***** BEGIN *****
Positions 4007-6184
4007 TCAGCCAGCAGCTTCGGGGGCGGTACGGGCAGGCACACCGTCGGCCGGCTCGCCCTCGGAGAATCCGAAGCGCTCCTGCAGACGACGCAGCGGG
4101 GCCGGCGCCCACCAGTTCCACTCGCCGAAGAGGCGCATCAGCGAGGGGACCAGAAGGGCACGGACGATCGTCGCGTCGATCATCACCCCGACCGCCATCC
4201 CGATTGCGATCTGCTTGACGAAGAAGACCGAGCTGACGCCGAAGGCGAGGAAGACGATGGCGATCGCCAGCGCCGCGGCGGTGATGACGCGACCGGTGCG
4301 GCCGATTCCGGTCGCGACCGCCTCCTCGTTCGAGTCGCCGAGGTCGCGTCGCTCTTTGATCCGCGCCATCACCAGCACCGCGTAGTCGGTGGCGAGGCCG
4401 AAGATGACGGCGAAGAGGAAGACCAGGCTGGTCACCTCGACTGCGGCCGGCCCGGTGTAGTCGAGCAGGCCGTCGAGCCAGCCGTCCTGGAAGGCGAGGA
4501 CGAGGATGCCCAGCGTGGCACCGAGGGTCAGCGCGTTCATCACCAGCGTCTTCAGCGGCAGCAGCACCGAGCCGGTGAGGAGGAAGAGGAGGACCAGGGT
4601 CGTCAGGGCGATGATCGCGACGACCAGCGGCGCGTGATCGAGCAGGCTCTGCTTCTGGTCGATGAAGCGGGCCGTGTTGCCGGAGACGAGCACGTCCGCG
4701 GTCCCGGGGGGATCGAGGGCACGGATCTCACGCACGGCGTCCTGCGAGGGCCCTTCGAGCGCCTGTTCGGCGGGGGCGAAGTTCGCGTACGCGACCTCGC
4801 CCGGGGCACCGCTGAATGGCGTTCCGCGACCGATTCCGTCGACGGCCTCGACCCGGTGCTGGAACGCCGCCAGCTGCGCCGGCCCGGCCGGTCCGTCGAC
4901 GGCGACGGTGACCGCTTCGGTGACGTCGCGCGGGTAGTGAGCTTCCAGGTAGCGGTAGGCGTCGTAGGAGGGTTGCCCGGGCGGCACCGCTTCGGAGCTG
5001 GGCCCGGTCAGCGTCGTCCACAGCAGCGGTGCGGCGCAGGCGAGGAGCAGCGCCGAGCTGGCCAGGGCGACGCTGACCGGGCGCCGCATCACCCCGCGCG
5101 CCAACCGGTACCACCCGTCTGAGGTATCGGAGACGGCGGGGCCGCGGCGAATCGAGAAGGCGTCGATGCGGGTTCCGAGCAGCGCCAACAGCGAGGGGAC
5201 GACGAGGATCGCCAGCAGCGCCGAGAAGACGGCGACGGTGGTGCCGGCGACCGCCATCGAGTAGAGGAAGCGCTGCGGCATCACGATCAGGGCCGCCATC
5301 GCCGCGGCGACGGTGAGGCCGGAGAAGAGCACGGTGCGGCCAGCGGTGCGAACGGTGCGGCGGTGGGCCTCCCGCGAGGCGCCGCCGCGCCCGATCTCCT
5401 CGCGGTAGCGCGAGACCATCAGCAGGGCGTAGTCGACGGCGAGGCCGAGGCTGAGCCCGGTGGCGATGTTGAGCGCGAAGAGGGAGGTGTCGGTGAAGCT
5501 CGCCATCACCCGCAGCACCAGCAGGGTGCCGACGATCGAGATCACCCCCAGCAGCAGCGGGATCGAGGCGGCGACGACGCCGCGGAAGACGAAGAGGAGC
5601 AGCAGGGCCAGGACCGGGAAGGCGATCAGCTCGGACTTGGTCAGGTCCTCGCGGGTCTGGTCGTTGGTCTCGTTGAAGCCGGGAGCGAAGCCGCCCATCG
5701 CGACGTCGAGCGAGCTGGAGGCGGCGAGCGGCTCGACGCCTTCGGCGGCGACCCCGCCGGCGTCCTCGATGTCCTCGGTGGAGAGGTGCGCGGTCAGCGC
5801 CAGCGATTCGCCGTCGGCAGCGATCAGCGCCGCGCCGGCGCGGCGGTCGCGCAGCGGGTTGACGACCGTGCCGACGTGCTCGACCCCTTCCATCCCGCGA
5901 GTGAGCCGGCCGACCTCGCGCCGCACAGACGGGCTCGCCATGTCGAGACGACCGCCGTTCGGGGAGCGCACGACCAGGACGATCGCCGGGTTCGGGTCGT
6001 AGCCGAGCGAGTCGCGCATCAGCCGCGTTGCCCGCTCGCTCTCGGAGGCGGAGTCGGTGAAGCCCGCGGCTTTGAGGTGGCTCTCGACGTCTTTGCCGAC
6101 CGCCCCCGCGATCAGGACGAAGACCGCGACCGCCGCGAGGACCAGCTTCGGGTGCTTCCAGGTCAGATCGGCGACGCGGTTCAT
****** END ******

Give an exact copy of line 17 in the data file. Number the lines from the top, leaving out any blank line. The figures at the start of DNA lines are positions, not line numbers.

5501 CGCCATCACCCGCAGCACCAGCAGGGTGCCGACGATCGAGATCACCCCCAGCAGCAGCGGGATCGAGGCGGCGACGACGCCGCGGAAGACGAAGAGGAGC